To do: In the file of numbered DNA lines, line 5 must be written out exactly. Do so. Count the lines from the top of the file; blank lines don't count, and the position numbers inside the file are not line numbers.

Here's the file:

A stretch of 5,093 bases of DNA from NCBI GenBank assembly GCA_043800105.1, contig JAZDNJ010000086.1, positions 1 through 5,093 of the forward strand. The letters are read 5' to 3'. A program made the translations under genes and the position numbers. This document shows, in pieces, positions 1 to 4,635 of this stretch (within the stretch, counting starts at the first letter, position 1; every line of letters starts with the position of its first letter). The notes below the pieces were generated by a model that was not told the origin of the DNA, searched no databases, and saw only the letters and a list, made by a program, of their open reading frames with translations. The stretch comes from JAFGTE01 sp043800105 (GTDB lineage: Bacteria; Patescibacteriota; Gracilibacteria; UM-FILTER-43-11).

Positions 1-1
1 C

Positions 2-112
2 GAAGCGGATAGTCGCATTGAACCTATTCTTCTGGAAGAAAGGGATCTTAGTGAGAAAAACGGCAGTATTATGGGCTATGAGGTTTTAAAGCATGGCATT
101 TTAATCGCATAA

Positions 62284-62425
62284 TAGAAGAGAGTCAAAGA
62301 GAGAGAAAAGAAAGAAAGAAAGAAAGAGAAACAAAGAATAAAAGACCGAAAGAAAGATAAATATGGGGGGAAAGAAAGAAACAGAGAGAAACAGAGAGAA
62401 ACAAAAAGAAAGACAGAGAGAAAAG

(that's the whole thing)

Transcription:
2 GAAGCGGATAGTCGCATTGAACCTATTCTTCTGGAAGAAAGGGATCTTAGTGAGAAAAACGGCAGTATTATGGGCTATGAGGTTTTAAAGCATGGCATT